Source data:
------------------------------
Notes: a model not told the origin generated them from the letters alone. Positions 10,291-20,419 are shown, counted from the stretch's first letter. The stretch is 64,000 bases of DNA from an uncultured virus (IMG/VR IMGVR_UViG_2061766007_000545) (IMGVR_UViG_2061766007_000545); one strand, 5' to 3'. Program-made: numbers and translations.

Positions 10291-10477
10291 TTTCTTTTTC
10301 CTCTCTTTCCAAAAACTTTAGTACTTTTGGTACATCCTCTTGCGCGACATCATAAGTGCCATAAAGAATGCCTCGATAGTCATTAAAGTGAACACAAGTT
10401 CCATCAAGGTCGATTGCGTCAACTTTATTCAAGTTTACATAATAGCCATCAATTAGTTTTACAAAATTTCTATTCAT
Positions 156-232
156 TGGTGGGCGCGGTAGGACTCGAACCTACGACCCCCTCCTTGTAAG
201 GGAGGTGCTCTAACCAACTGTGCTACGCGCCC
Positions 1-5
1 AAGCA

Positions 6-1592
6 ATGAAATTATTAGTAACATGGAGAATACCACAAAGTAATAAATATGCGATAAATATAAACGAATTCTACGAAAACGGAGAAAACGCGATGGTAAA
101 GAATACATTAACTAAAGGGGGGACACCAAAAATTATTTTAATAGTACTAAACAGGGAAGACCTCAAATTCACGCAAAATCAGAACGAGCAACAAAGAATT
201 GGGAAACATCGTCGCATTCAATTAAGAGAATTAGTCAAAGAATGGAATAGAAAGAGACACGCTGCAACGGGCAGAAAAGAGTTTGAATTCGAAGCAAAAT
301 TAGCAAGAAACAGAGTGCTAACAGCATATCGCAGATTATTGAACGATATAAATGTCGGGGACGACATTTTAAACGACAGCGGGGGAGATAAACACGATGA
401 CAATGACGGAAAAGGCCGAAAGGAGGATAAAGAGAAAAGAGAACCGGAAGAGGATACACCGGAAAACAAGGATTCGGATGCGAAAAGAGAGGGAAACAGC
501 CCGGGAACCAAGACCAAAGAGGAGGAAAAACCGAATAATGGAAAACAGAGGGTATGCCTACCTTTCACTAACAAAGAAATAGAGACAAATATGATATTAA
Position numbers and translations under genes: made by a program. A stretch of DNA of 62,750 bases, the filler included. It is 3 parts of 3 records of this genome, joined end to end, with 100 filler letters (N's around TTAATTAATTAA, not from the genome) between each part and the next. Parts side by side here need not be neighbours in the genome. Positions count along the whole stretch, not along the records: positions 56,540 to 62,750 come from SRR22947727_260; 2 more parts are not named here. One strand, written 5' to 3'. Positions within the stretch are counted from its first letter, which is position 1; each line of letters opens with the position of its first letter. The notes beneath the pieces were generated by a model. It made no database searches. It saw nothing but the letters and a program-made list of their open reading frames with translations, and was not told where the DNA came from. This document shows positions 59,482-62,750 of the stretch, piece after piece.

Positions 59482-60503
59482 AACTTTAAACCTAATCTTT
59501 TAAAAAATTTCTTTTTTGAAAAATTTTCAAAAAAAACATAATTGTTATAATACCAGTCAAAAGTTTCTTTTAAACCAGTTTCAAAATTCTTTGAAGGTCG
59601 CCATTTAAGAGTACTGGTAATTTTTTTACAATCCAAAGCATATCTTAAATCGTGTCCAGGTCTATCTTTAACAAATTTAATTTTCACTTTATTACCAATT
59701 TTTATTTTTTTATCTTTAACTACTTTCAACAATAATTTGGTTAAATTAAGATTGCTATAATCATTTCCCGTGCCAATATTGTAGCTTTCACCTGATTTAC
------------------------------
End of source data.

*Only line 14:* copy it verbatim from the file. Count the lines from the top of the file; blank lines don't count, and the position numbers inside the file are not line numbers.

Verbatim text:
201 GGGAAACATCGTCGCATTCAATTAAGAGAATTAGTCAAAGAATGGAATAGAAAGAGACACGCTGCAACGGGCAGAAAAGAGTTTGAATTCGAAGCAAAAT